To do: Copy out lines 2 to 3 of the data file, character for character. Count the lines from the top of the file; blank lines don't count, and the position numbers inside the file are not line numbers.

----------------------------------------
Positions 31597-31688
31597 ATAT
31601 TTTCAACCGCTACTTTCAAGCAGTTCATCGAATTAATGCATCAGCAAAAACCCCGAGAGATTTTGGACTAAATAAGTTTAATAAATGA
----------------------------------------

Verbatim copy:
31597 ATAT
31601 TTTCAACCGCTACTTTCAAGCAGTTCATCGAATTAATGCATCAGCAAAAACCCCGAGAGATTTTGGACTAAATAAGTTTAATAAATGA